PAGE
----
Dimensions of Culturally-Intensive STEM Education: Looking to the Source

Dimensions of Culturally-Intensive STEM Education: Looking to the Source

Jonathan Baker (Chaminade University of Honolulu, USA), Kahoaliʻi Keahi (Chaminade University of Honolulu, USA), Jolene Tarnay Cogbill (Chaminade University of Honolulu, USA), Chrystie Naeole (Chaminade University of Honolulu, USA), Gail Grabowsky (Chaminade University of Honolulu, USA), RaeDeen Keahiolalo (Chaminade University of Honolulu, USA), Alex J. Stokes (Chaminade University of Honolulu, USA & University of Hawai`i at Mānoa, USA), and Helen Turner (Chaminade University of Honolulu, USA)
DOI: 10.4018/978-1-7998-7736-3.ch009
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Disenfranchisement of indigenous Pacific voices from STEM limits self-determination and the development of Pacific-led solutions to regional challenges. To counteract this trend, Chaminade University's Inclusive Excellence program delivers culturally-sustaining STEM education focused on sense of belonging and family/community engagement. It seeks to authentically enculturate curriculum, pedagogy, and practice to privilege and separate Western and indigenous epistemologies and to provide deeply immersive non-academic support. This chapter discusses the imperatives for sustained, system-wide commitment to culture-based STEM education, theoretical and cultural frameworks guiding this paradigm, examples of IE program processes and practices, and a review of outcomes. Finally, next level challenges are considered: student experiences in structurally racist systems beyond the Pacific support bubble, tensions between providing opportunity and perpetuation of regional talent drains, and the implications of asking young scientists to balance cultural and professional identities.
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In this section, we address the context and imperatives for sustained, system-wide commitment to culture-based STEM education, through discussing Kānaka ʻŌiwi1 disenfranchisement from STEM, the institutional context and mission-driven imperatives influencing our work, and background on Chaminade’s IE initiative and other efforts to transform STEM. We feel there is a strong need for these changes to STEM higher education, and that our work sits at the nexus of multiple concerns; these include equity of access to higher education and equity of success in professional careers for indigenous and marginalized peoples, social justice for empowering indigenous and marginalized voices to address regional and global concerns that impact Pacific communities, and improvement of the STEM endeavor overall through broader inclusion of underrepresented communities and groups.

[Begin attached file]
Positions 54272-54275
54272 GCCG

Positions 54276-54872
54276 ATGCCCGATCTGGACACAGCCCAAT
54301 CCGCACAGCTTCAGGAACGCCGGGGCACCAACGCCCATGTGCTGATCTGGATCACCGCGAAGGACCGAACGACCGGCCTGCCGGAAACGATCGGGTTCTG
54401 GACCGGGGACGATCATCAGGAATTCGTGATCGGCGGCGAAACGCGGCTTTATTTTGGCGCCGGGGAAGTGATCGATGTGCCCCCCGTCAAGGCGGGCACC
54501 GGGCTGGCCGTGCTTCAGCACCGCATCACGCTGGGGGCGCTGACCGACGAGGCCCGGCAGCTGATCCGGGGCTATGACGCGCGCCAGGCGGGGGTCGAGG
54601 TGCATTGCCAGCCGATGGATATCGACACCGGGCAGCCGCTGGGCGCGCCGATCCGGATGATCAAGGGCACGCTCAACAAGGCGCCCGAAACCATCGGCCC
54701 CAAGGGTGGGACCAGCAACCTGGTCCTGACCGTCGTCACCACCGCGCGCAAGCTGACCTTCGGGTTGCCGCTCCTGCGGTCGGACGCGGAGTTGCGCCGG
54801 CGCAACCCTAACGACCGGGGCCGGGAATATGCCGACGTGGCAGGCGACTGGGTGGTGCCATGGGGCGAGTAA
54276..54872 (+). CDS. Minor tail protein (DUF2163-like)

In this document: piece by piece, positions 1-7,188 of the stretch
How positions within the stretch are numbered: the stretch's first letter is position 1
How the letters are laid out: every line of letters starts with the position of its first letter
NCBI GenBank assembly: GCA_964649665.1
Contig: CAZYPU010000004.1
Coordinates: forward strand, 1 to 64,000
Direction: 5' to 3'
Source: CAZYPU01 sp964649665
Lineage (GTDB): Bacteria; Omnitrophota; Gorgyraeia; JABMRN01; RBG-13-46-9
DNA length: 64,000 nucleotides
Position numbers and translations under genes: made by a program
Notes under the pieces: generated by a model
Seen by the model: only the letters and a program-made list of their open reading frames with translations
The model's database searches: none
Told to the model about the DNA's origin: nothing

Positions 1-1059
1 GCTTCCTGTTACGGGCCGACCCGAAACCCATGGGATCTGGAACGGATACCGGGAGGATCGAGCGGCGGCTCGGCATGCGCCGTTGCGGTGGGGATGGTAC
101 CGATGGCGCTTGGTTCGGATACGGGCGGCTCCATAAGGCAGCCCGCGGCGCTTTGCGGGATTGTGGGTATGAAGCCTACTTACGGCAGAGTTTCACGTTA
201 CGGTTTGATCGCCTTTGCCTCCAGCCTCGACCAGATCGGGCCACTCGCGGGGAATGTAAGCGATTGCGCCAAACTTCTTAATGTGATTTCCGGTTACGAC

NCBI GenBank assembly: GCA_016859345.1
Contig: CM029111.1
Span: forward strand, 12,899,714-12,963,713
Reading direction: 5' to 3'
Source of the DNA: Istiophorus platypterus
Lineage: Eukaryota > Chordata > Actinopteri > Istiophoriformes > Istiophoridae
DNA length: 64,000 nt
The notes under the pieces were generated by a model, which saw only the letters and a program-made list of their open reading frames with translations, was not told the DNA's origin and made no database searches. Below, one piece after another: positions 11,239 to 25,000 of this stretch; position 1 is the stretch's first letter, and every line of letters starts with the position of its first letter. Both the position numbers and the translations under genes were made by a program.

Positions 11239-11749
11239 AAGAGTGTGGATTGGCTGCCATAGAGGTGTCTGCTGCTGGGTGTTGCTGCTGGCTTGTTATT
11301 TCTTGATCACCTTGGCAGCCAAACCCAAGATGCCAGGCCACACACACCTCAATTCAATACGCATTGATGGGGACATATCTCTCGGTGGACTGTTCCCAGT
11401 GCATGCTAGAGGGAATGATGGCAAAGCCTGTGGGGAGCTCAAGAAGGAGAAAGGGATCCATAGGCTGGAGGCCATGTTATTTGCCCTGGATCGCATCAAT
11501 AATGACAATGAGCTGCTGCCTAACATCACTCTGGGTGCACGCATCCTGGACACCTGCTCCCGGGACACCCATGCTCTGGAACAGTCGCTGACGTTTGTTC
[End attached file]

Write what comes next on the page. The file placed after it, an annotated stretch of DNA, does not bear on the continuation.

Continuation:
Key Terms in this Chapter

IE: Inclusive Excellence; this initiative was developed by the Association of American Colleges and Universities (the AAC&U) and seeks to expand the scope and reach of DEI efforts across American campuses. See Williams, Berger, and McClendon (2005) for more details.

Kanaka ?Oiwi: Indigenous people of the islands of Oceania; see Endnote 1 for further discussion of how this term is being used in this paper.

Kanaka Maoli: The indigenous people of the Hawaiian Islands.

STEM: Science, Technology, Engineering, and Mathematics; these disciplines are often grouped together and targeted by initiatives to address underrepresentation and lack of inclusion.

Epistemology: A way of knowing; how knowledge is generated and evaluated, what counts as knowledge, how one knows what one knows.

Coloniality: Structures and practices derived from settler colonialism and colonial governance that continue to influence social institutions and relations in the present, even though they originally are derived from an era that many now believe is in the past.

Culturally Sustaining Pedagogy: An asset-based pedagogical approach that seeks to support cultural pluralism through sustaining (rather than suppressing) the cultural ways of being of communities of color ( Paris and Alim, 2017 ; see also Paris, 2012 ).

Enculturation: In general, the process of learning the norms, beliefs, and values of a culture; in our specific context, we use it to mean the process of infusing Indigenous knowledge and values into our STEM curriculum.

DEI: Diversity, Equity, and Inclusion; this acronym is commonly used by granting agencies such as the National Science Foundation.

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